"That men-on-men thing holds such shame," says the mother. "They don't come forward."

When she informed other parents of boys who knew Wanamaker about what had happened, one said to her, "You can't possibly be right. Fred Wanamaker is a saint."

As authorities were investigating charges in 1999, the alleged saint got wind of what was coming. According to investigators, Wanamaker sold his vehicles, boarded a plane to Florida and then the Bahamas, and hasn't been seen since.

Wanamaker's attorney, Dan Warman in Norfolk, declines to comment on when he last saw his client. And he denies the criminal allegations.

So why did he flee?

"I can't answer that," says Warman, "even to confirm that he fled. Don't take that as acquiescence to your statement that he fled."

On May 5, 2001, the same day a fugitive from a neighboring county, Greg Moyer, the Fork Union Military Academy spanker, disappeared, America's Most Wanted ran a segment on Wanamaker.

The television show quickly netted a tip from a former shipmate, who claimed Wanamaker had been caught with a small boy in Sri Lanka, according to State Police Sgt. Kenneth Bumgarner, who investigated the case. The shipmate, according to the officer, believes Wanamaker bought his way out of those charges, something he also tried to do with the mother and her three sons.

"I got a letter from his lawyer offering me $5,000 not to talk," says the mother.

Her sons received an offer totaling $100,000 never to discuss the subject with anyone, according to Bumgarner.

"It was broken down," he says. "The boy molested the longest got the most money. That was very telling to the FBI and me."

Warman declined to discuss the terms of the offer.

The mother thinks Wanamaker could be in Thailand or the Philippines, countries where it's easy to procure young boys.

"God knows how many kids he's molested overseas," she says. And she's convinced he's changed his appearance with plastic surgery.

Some of the assaults on her sons took place in North Carolina in a federal park. Yet Wanamaker is wanted by the FBI only for unlawful flight to avoid prosecution.

Buckingham County has indicted him, and the case is under investigation by the Virginia State Police– who have no authority in North Carolina, where Wanamaker's parents live.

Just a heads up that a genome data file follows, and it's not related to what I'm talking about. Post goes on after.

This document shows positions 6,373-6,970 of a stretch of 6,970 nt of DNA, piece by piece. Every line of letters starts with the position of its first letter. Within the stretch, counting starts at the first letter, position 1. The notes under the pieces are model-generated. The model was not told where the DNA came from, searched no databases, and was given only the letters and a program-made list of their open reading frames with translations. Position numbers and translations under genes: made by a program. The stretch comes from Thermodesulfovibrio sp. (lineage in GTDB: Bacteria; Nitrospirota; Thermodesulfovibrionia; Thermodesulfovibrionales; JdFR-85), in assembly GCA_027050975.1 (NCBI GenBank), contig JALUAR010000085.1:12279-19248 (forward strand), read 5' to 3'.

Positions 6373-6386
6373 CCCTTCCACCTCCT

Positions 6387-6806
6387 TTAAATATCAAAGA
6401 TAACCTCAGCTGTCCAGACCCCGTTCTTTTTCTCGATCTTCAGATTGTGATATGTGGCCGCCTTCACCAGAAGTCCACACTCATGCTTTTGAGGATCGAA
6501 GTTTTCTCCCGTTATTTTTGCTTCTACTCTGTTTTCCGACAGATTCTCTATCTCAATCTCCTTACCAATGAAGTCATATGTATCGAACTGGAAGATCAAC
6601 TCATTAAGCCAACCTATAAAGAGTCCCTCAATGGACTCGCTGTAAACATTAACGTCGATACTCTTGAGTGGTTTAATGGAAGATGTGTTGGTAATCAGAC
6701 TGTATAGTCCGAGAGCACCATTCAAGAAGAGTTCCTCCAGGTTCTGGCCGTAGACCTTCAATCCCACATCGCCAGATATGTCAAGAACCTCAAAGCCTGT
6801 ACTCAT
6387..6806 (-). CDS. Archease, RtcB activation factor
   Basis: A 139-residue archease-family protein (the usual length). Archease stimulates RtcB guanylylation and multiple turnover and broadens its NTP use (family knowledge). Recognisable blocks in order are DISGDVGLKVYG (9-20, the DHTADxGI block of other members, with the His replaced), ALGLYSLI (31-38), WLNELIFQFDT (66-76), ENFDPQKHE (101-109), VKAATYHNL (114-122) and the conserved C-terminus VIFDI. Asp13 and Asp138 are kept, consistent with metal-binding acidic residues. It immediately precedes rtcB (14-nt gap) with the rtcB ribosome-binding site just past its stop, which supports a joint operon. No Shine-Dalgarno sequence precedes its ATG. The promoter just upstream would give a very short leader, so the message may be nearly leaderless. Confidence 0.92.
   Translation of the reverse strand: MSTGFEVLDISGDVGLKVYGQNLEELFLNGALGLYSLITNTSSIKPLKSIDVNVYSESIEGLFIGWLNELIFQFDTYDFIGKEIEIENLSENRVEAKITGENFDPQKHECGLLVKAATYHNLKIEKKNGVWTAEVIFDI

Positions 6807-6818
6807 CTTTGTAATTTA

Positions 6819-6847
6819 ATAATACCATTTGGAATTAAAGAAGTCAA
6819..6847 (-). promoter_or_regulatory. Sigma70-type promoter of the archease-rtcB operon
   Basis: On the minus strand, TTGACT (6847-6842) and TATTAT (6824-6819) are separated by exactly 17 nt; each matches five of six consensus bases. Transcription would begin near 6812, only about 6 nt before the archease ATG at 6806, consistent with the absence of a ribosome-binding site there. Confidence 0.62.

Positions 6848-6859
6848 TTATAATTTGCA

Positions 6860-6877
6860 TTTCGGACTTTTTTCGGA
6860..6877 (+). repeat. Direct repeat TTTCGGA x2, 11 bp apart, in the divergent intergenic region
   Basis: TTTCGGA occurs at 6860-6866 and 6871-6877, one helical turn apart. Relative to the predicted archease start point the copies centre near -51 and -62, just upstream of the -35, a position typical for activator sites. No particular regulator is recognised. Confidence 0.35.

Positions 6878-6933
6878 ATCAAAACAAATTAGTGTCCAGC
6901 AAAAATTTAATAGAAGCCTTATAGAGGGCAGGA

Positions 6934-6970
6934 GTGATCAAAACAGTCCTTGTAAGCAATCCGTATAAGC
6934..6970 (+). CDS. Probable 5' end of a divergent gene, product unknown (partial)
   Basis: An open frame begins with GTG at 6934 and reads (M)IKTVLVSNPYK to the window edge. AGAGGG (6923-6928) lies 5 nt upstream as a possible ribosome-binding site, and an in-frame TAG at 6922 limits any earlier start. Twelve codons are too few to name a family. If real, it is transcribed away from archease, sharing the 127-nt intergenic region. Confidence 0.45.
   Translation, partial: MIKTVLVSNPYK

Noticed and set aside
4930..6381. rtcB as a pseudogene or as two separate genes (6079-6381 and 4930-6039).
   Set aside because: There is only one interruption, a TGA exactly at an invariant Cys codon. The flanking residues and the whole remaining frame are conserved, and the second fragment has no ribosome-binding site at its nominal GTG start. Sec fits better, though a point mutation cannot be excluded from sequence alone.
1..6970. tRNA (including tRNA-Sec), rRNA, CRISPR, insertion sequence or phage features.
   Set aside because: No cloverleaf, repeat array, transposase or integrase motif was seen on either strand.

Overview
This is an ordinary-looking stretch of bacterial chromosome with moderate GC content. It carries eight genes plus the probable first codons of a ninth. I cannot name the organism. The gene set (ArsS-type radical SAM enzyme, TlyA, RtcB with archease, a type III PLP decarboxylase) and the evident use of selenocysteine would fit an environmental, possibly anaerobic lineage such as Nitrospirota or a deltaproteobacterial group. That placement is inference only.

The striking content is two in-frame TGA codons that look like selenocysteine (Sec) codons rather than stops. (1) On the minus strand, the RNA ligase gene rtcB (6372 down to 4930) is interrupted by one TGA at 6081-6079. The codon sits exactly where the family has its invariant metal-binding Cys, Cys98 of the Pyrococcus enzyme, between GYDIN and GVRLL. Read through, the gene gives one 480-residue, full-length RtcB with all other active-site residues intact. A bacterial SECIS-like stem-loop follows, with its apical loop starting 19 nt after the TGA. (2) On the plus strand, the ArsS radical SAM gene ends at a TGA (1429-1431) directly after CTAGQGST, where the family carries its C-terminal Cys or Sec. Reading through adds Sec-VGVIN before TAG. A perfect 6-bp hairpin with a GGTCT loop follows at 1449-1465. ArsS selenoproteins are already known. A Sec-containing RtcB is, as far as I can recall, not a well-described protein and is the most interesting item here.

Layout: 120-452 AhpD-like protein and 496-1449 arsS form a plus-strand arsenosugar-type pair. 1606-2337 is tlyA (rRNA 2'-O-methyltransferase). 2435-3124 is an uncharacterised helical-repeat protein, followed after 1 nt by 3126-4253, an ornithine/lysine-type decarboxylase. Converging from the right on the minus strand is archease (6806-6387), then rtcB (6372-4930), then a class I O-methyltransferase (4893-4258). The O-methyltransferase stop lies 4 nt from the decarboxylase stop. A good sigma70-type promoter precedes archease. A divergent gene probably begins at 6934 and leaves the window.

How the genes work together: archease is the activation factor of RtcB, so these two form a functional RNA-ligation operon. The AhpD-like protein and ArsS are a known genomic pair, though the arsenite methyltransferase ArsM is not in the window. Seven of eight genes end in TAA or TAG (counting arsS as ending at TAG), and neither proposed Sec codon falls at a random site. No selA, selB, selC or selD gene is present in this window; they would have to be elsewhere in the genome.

Sgt. Bumgarner drove down to North Carolina to talk to Wanamaker's parents, whom he describes as "totally uncooperative."

"This has been a difficult matter for all involved," says attorney Warman, returning a call The Hook made to Wanamaker's elderly parents, who declined to comment.

That frustrates the mother of the three molested boys. "I've been through the stages of anger," she says. "Now I just want him caught."

Bumgarner sees Wanamaker as "a classic pedophile," befriending a single mother to get at her children.

The mother, like her sons, will never be quite so trusting again after betrayal by someone she thought of as a close friend. And she'll look for things that never would have struck her as unusual before.

For example, Wanamaker told her he'd worked with Boy Scouts and organized baseball teams in other places he lived. "In retrospect, I was so naïve I could just throw up," she says.

"If somebody looks too perfect, be suspicious," she warns.

She urges parents to trust their instincts, but cautions that pedophiles are very good at disguising their intentions.

"I imagined a pedophile would look like Aqualung in a famous Jethro Tull song unkempt, scary, sitting on a park bench drinking," she confesses. "That's not what we have to fear. It's that well-dressed, responsible guy urging kids to become Eagle Scouts."

Impeccable warrior, indeed.

Frederick Stiles Wanamaker, who disappeared in 1999, is wanted for aggravated sexual battery.


FUMA spanker still loose
AWOL over indecent liberties

Gregory A. Moyer was a well-respected eighth-grade science teacher at Fork Union Military Academy until school officials became aware of his interest in an unorthodox extreme sport: nude spankings. And in that arena, Moyer liked to give as well as receive.